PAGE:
Changing lives one challenge at a time

                                                               Photo by Shari Harris
By Shari Harris

“Teachers can change lives with just the right mix of chalk and challenges.” This quote by Joyce Meyer characterizes the impact of a good teacher. The challenges teachers provide their students help them develop and succeed in the world. A good teacher knows when and how to help her students meet those challenges, at the same time, encouraging their independence. One teacher who is no stranger to overcoming challenges and preserving independence is Cynthia Floyd.
Floyd’s life was forever changed in August 1986 when, at the age of 12, a motor vehicle accident took most of her family and resulted in a spinal cord injury that permanently paralyzed both of her legs. She met and overcame those overwhelming challenges with the help of family and friends. In the decades since then, Cynthia Floyd discovered her calling. She has taught English to high school students for over 15 years, helping to prepare her students to meet and overcome obstacles life may throw in their path.
Floyd’s teaching career began in Otterville, then she taught at Smith-Cotton in Sedalia for three years before changing to the Fayette school district. With 14 years of teaching behind her, she took a break from the schools for a while. But she continued to help others, working for 3-1/2-years as an advocate for youth with disabilities at Services for Independent Living in Columbia.
“My passion is working with kids,” said Floyd. She was able to draw from her own experiences to inspire and educate her clients on how to live independently despite the obstacles they may face. But the call of teaching brought her back. She moved to Rolla and began teaching in Cuba in 2018, where she taught until health issues recently forced her to resign.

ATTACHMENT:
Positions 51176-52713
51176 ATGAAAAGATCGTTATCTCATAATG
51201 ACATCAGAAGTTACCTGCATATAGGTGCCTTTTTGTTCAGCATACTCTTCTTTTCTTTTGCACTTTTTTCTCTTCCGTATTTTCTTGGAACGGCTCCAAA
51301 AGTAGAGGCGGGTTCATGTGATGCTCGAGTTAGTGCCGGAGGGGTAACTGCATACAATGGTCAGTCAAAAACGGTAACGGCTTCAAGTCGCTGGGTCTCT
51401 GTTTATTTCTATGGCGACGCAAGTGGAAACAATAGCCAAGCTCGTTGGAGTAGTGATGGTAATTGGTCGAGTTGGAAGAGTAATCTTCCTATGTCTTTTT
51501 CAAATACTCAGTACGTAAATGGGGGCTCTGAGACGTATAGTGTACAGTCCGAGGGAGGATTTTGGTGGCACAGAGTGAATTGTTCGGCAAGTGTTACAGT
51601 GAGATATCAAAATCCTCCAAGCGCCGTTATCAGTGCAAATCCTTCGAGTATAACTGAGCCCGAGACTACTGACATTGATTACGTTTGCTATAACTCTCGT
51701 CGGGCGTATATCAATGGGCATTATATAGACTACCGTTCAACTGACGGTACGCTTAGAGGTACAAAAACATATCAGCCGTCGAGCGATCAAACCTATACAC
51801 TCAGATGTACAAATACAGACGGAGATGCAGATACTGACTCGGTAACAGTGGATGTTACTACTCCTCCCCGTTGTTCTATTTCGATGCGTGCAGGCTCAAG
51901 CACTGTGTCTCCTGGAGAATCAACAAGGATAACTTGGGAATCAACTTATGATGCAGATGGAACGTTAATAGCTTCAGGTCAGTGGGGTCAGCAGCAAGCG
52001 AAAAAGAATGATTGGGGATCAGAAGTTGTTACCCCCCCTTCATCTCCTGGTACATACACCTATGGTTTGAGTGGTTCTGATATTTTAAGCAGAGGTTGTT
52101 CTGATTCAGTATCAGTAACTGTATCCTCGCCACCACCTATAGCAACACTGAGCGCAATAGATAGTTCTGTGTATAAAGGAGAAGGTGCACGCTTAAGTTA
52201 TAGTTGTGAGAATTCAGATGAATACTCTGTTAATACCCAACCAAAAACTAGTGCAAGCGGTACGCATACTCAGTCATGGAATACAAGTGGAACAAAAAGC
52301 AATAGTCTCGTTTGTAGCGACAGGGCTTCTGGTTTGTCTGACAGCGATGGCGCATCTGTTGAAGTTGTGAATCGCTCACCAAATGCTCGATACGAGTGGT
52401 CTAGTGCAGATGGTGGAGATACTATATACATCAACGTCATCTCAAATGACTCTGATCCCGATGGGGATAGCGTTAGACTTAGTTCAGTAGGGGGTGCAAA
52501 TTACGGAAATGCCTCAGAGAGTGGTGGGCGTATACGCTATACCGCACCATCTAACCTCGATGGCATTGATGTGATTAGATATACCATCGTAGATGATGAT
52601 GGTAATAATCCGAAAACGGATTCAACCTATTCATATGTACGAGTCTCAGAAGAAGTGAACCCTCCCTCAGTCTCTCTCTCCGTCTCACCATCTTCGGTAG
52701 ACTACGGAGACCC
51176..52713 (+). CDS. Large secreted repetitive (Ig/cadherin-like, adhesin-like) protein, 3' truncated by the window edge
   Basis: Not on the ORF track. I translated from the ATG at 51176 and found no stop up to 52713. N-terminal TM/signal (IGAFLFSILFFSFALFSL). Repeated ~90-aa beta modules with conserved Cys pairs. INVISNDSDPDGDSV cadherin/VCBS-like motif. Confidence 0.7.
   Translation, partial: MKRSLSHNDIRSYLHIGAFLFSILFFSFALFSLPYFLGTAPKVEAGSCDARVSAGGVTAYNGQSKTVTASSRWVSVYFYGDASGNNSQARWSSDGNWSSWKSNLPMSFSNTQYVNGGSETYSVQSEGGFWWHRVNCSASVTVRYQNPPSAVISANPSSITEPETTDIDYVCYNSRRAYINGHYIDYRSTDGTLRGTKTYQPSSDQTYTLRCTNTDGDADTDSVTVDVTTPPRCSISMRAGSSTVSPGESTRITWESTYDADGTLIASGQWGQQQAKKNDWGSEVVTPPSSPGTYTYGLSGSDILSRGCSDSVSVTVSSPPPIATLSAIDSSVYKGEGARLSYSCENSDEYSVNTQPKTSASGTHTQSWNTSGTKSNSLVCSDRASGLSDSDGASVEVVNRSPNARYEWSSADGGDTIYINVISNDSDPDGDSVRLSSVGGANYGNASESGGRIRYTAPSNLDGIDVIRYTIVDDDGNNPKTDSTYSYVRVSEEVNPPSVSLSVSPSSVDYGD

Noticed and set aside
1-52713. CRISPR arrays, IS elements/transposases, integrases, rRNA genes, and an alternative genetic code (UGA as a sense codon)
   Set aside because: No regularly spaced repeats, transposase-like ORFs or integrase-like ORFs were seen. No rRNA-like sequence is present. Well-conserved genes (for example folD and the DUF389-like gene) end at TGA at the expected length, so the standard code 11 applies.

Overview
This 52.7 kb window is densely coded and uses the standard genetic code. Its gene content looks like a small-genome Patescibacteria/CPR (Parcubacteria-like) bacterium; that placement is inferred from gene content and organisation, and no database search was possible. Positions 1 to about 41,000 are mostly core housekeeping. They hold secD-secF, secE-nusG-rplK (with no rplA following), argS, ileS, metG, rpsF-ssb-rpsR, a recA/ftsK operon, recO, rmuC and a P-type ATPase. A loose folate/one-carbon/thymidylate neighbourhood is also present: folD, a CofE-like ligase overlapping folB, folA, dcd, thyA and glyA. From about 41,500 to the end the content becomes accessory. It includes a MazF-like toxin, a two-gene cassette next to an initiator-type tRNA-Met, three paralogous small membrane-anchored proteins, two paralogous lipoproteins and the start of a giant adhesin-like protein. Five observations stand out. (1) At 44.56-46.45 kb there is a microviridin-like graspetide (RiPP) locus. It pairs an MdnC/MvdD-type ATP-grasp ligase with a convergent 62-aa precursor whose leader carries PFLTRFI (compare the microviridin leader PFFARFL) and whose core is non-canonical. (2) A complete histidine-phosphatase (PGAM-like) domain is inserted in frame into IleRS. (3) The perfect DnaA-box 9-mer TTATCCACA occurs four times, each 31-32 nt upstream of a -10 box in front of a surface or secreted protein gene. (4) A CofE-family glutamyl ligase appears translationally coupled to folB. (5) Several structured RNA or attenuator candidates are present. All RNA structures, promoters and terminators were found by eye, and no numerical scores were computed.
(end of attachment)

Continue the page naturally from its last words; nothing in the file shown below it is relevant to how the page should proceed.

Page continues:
The paralysis caused by spinal cord injuries is the most obvious obstacle faced by people who suffer them, however, other common effects can happen months, years or decades after the injury. One such problem is recurring urinary tract infections (UTIs). The management of emptying the bladder due to paralysis of the muscles that would normally allow it to empty contributes to this problem. Another common issue is wounds caused by pressure.
Our nerves tell us when our skin has had pressure too long in an area, but when nerves no longer communicate with the brain after a spinal cord injury, there is no warning that tells a person to shift their position. Once a wound has formed, getting it to heal is difficult for the same reason. Wounds lengthened Floyd’s college career, when a shower chair created an injury her freshman year. But with time, her injury healed. She was able to overcome that obstacle and follow her dream.
Now another wound has derailed her plans. What possibly started as an infection at the site of an ingrown hair has troubled her for two years. Plastic surgery in St. Louis over the summer appeared to have taken care of the problem, but a small sore at a suture wouldn’t heal and has progressed. In November she was hospitalized at Phelps Health and then was in a long term care facility in Columbia from December 13 until January 7.
Much to the delight of her cats, Lorelai and Rory, Floyd has returned home to her apartment in Rolla. Her wound is on the road to recovery, but part of that recovery involves a regimen of lying down much of the day to alleviate pressure on her skin and a high protein diet. She is unable to return to work at this time.
“I want to teach again,” said Floyd. “It’s my calling.” But, she emphasized, she knows she must heal before committing to a position in a school setting. She has received some leads for teaching on-line, and thinks this may work with her schedule. Tutoring is another possibility she is looking into.
                                                              Photo by Shari Harris
This quilt, made by Betty Bates of Licking, 
will be raffled to benefit her niece, Cynthia Floyd. 
Tickets will be available at the benefit Saturday 
and the drawing will be held at a later date.
Decades ago, family and friends pitched in to help Floyd meet and overcome her challenges, just as she has with so many students and clients over the years. Again, family and friends are organizing to help her stay in her apartment until she can get back to teaching full time. The ladies of the Licking United Methodist Church will have a benefit at their Fellowship Hall for Cynthia Floyd from 4 to 8 p.m. on Saturday, Jan. 25, including a silent auction and a dinner consisting of chili, ham and beans, cornbread, biscuits, desserts and tea or lemonade.
With positivity, joy and peace as her mantra for this new year and with the family and friends she has supporting her, Floyd has all the right ingredients to power through this latest challenge and return to offering challenges to help others learn.



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